CJ Stander believes the current Munster squad may not peak for another one or two years but they are capable of ending this season with the United Rugby Championship title.
Stander shocked Munster and Ireland when he announced his retirement from the game last year at the age of 31 and returned to his native South Africa to begin a career in the construction industry. But he has not stopped following his adopted province’s every move and he is excited for their future under incoming head coach Graham Rowntree.
The former back-rower also believes if Munster can win this weekend in their final match of the URC regular season at table toppers Leinster then the momentum that has been building for the last six weeks can catapult them towards a first trophy since 2011.
Munster need a victory at Aviva Stadium on Saturday night in their first game since an agonising European quarter-final defeat to Toulouse after a penalty-kick shootout, to be sure of a home URC quarter-final at Thomond Park on June 4. But equally they know defeat could send them on the road for a tricky last-eight tie, perhaps in Durban, Cape Town, Pretoria or Belfast.
Speaking on Wednesday during a media conference call organised by URC, Stander responded to a question about whether Johann van Graan’s team could land silverware this season by saying: “Yes. This weekend is probably going to be a big test. I wish this was next week because if you asked me this next week and they have won then I’d say yes, but the tricky one is going to be if they have to travel. If they play an away quarter-final, it’s tough.
“But what I’ve seen against Toulouse, that was exceptional, probably the best game I’ve ever seen Munster play and if I sit and think back about meetings we had about the game or where Munster needed to go, that was exactly the blueprint.
“So, yes. If they could have won it at the end, awesome, I think they could have gone a bit further. It was out of their reach at the end but I think this weekend is their biggest test. If they can get this win at the weekend I think they will have moved on a few steps more from April and I think, not think, I know if they win this weekend there’s a trophy on the cards.”
That begged the obvious question to Stander of whether Munster can actually upset the odds and beat a rampant Leinster on their home turf this Saturday.
“Yes, for sure. I don’t know what the teams are going to be and I don’t know what the squads are going to look like. I know there are a few injuries for Leinster and the same with Munster but yes.
“Against Toulouse it just showed what they can do and if they can take that mentality against Leinster, not shy away from that game and play the game they want from the start, well done.”
Looking beyond this season, when Bath-bound van Graan will depart this summer and take defence coach JP Ferreira with him while senior coach Stephen Larkham returns to the Brumbies, Stander was optimistic for Munster under Rowntree, when the forwards coach will succeed the South African as the boss.
"I talk to a few players but mostly some of the coaches. I have a very good relationship with Johann van Graan and I spoke to him quite a bit. Now and then, Graham Rowntree and I spoke to JP Ferreira this morning. A few of the players as well.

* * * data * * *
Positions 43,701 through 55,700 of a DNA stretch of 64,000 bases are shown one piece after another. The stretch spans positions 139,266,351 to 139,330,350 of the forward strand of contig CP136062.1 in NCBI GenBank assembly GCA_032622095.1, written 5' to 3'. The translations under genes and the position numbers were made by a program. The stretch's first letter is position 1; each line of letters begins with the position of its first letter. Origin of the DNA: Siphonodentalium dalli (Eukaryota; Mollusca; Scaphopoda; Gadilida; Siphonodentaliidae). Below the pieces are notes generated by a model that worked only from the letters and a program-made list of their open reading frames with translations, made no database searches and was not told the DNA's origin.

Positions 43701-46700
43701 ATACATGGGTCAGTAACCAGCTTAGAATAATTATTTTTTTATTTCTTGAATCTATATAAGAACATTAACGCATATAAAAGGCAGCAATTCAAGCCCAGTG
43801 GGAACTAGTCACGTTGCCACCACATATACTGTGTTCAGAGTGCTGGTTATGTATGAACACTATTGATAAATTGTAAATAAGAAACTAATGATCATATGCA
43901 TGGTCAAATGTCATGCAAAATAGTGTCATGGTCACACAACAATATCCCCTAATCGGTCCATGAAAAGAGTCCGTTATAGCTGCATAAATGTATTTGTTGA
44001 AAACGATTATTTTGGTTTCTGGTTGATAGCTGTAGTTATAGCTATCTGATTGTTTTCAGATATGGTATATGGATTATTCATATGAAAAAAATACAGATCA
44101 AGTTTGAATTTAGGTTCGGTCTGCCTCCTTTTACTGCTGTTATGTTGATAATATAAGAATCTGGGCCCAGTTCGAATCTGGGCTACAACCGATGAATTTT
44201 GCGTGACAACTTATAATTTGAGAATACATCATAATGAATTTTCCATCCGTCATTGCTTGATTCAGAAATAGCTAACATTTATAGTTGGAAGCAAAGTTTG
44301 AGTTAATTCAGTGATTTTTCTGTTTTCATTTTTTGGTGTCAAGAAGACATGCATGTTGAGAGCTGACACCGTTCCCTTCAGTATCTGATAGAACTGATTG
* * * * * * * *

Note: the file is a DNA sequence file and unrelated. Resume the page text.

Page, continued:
"For me, I'm proud. To get to a point where you're playing in a quarter-final and something you should have won is unbelievable. To be second in the URC ahead of this weekend, I'm proud of the boys.
"I say 'we' but I need to say 'them.' When I was still there, we had a goal and a plan. You can see things are coming together. Everyone has to make decisions but for me, they're almost at that place, they need one or two more years together.
"But I know that the coaching staff, with Graham taking over, he is just going to keep on with that attitude. He's obviously going to bring some things in, but the biggest thing is that they've gone back to that Munster core that we all know and that's exciting to see."
Stander admitted he and wife Jean-Marie were missing life in Limerick but they were adapting to life back in South Africa.
"The weather is better. Adapting is still a process I need to learn. I'm working almost normal hours from 7 until 6 sometimes and the construction service is a 24-hour job. Suddenly, we have to make time to see friends on weekends when we used not to have that.
"It's great, it's good to be back home and see family. We do miss Ireland a lot. The big thing for me is to keep my wife from crying every second week because she wants to move back.
"But it's been great, the transition was quite easy. I always said that I had a good relationship with my family and that structure has been awesome to fall back on."
He will not, despite numerous offers, be back playing any time soon, save for a game of touch rugby in his new hometown of Paarl, near Cape Town.
"Yeah, there was a few teams, a few guys calling me afterwards, and a few clubs around where I live now, Paarl, who asked the question. I just feel I've done my part and when I hung up my boots, that was it for me. I'm really proud of that decision.
"I do miss the game and I do play a bit of touch with some people on a pitch close to home but that's about it.
"I don't like the contact anymore. When I sit at home and watch the game and have a few pints, I just think, 'Oof.' Like Munster against Toulouse, I was thinking I couldn't imagine having the feeling of just being broken to bits on Sunday and Monday."